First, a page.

2. #2
    Join Date
    Jun 2009

    Default Re: HELP! Pumping at work

    Hi and welcome! It is usually possible to get a baby back to the breast even if it has been a long time since they nursed, but it will take some patience and persistence. This article has many suggestions to try. You may need to try quite a bit, even at night, in fact since comfort nursing usually comes first, encouraging your baby to nurse when they are sleepy is often a good idea. http://kellymom.com/ages/newborn/nb-...ack-to-breast/

    Unfortunately you and by extension, your baby, have fallen victim to the much promoted idea that breastfeeding is all about the milk, rather than about nursing at the breast. Also, working during the day, you understandably were encouraged to have baby not nurse overnight. But in fact, nursing at the breast is typically and normally a 24 hour experience well into toddlerhood. When there are daily separations, overnight nursing becomes even more vital, because otherwise baby nurses so little that baby is inadvertently taught that bottles are the way to get fed, not the breast. This is called "nipple confusion" but in fact there is no confusion, baby is simply going where they are led.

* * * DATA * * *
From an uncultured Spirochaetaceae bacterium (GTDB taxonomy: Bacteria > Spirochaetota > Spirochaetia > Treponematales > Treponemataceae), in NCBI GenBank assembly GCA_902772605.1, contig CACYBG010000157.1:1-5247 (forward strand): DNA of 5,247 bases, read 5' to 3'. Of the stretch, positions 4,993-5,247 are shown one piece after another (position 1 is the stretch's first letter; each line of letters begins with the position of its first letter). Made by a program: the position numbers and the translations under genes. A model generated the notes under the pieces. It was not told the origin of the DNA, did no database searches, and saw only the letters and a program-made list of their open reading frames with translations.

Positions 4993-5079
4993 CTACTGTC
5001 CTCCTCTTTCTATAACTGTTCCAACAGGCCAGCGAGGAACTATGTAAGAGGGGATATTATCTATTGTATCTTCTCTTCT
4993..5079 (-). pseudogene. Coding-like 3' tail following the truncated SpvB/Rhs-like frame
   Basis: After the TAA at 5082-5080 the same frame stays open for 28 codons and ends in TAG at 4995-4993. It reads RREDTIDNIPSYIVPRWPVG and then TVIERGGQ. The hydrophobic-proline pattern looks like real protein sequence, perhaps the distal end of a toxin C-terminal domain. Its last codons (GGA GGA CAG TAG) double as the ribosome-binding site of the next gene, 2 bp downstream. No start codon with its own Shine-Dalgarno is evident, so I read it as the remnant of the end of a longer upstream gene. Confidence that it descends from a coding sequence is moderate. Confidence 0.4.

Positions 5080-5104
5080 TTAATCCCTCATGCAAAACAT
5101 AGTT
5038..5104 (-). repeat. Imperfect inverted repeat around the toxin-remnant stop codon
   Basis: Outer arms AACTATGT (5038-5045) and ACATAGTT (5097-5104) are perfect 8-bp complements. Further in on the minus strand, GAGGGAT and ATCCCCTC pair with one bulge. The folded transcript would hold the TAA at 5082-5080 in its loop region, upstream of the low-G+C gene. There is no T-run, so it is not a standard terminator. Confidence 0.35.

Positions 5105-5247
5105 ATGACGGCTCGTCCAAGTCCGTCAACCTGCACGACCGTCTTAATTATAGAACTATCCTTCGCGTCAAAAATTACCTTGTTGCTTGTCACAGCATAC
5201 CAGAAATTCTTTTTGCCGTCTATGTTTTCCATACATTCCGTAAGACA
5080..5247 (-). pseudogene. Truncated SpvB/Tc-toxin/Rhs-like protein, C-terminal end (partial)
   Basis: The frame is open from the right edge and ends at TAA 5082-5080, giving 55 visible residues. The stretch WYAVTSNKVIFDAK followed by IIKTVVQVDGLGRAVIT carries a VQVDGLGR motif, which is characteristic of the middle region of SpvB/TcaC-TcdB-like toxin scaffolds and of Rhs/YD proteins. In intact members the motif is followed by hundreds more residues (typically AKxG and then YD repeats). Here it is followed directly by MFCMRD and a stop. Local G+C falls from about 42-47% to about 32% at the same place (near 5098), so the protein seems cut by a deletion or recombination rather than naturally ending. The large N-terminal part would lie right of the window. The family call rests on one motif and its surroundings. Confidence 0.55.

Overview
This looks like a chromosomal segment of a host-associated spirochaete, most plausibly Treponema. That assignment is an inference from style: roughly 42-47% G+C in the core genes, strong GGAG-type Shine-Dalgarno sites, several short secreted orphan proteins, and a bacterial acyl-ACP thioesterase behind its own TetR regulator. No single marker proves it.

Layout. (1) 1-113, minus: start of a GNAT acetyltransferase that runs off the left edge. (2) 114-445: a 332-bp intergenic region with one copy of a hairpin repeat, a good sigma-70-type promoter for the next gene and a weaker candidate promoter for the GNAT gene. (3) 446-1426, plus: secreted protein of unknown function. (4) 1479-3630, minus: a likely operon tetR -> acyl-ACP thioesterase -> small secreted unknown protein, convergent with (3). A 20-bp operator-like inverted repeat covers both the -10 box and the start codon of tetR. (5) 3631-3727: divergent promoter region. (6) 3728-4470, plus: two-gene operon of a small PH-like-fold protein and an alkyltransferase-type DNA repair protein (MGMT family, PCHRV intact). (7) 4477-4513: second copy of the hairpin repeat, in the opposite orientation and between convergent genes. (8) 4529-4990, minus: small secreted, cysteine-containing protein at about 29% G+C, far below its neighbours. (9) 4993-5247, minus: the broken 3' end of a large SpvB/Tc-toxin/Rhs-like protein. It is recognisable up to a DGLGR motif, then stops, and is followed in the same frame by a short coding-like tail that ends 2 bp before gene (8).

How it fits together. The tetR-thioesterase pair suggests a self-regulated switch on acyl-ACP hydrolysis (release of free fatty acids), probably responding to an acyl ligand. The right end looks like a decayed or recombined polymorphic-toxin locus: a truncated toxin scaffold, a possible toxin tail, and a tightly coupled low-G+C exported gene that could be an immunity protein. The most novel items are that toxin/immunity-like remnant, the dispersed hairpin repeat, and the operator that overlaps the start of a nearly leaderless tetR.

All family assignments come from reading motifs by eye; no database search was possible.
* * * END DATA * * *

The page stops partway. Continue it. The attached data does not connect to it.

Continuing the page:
Many times I have encouraged moms who work to make sure they are nursing baby MORE frequently than baby gets bottles, and to try to ensure that the majority of baby's nutrition comes at the breast, at least by a little, even if mom and baby are separated daily for long periods. Your experience shows exactly why. If this does not happen, overtime, babies become habituated to bottles and gradually stop nursing. It happens over and over again, and yet moms are never given the information they need to avoid this. It is frustrating.